Analysis Of N. Scott Momaday's The Way To Rainy Mountain

995 words - 4 pages

Analysis of N. Scott Momaday's The Way to Rainy Mountain

The Way to Rainy Mountain has a distinct pattern in its form.  In each section, it has three parts, each of whose separateness is clearly marked by its own place in each page and its own typeface: the legend, the history, and the personal memory.  The pattern, however, never makes it simple for the readers to understand the novel.  Rather, it confuses and bothers the readers by placing them where the double edges of reality meet.  On the one hand, there is a reality as the result of the dominant ideology, which has become a priori in many cases, and which has hidden that there is another reality (or possibly, multiple ...view middle of the document...

  In the middle of "nothing but the land itself," he begins to see the smallest things, each of which "has perfect being in terms of distance and of silence and of age." Then, he confirms that he sees the earth as it "really" is.   The "real" things that he sees can be distant, silenced, or aged like the stories he has heard from his grandmother.  Yet, they are real.  He places himself as a seeker of the memories, most of which have been ignored by the official history and forgotten in cultural inappreciation.  He also shows an individual account of the collective memory, which is represented by the legend.  The legend tells how they came out into the world through a hollow log; if it is telling about the collective struggle to come out upon the Great Plains, the narrator's experience of coming out upon the plain may represent how an individual Kiowa might have felt when they saw the plain first time.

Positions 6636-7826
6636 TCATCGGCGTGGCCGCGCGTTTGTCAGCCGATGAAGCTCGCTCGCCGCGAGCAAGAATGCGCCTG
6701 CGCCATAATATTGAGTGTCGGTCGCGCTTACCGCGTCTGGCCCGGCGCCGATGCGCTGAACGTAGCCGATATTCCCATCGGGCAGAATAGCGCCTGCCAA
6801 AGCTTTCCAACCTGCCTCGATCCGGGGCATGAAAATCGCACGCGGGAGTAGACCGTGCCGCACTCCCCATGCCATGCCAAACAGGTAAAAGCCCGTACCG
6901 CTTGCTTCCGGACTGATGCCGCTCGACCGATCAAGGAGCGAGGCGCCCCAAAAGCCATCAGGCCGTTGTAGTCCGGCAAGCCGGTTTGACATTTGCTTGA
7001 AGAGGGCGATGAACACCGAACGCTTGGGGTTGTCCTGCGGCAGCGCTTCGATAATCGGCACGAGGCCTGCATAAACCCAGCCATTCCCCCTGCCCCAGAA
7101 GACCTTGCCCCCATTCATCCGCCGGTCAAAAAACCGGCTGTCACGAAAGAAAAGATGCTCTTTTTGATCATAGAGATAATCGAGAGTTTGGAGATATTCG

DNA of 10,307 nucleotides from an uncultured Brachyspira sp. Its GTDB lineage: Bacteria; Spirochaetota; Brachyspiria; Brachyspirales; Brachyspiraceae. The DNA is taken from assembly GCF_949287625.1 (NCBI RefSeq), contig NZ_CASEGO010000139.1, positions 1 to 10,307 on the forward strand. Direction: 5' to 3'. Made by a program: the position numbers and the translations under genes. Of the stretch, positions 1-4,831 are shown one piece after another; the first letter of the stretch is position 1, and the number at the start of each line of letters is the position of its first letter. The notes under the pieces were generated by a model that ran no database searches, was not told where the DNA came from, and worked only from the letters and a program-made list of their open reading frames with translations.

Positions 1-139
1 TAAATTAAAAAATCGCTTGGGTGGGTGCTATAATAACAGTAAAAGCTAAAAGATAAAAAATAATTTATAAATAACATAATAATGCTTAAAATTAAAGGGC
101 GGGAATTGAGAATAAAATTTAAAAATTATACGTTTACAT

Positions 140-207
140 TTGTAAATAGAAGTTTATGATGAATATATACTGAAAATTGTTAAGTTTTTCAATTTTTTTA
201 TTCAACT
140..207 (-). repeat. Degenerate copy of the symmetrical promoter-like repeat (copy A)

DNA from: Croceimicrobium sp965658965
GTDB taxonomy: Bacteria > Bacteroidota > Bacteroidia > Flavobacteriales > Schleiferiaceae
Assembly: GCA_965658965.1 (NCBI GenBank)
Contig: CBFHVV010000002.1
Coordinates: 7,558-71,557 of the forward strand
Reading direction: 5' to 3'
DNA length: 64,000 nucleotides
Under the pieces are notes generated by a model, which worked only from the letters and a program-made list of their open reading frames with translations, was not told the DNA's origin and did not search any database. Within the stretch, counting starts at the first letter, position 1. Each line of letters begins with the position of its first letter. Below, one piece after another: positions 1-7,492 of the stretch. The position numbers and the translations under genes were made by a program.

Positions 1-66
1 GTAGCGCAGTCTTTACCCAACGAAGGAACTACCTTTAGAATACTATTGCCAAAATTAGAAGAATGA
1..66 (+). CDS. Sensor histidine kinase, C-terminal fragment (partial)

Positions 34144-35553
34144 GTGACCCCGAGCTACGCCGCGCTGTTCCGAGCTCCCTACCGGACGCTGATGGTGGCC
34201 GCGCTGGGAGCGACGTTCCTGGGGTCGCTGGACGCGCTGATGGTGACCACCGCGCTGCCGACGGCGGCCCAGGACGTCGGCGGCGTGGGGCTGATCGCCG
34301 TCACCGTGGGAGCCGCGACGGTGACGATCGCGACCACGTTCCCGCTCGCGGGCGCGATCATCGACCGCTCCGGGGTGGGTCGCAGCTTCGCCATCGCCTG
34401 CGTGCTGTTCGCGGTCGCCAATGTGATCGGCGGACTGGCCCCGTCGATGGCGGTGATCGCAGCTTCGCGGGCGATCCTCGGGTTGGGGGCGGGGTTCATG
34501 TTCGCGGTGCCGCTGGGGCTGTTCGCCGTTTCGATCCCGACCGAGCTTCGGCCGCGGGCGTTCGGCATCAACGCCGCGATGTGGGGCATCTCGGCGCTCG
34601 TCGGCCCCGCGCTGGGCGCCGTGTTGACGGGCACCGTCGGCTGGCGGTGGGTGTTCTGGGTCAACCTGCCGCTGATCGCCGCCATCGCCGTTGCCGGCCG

In the eighth section, the narrator recollects how his grandmother used to say, "zei-dl-bei," in the face of "evil and the incomprehensible."  The narrator extends the personal memory to the generalization of the power of language, in which the themes of the three accounts can be closely connected. He interprets the grandmother's act as "an exertion of language upon ignorance and disorder," which is reverberating what is said in the second part: "A word has power in and of itself.... It gives origin to all things. " The legend, in which twins could escape from a danger because of the power of language, provides a mythical background to his grandmother's cultural act.  The three accounts of memory are intermingled and enrich one another's significance.

      Section XI presents an interesting intervention of the legend into the personal memory.  The narrator is retelling his grandfather - a man who "saw things that other men do not see" - Mammedaty's story...

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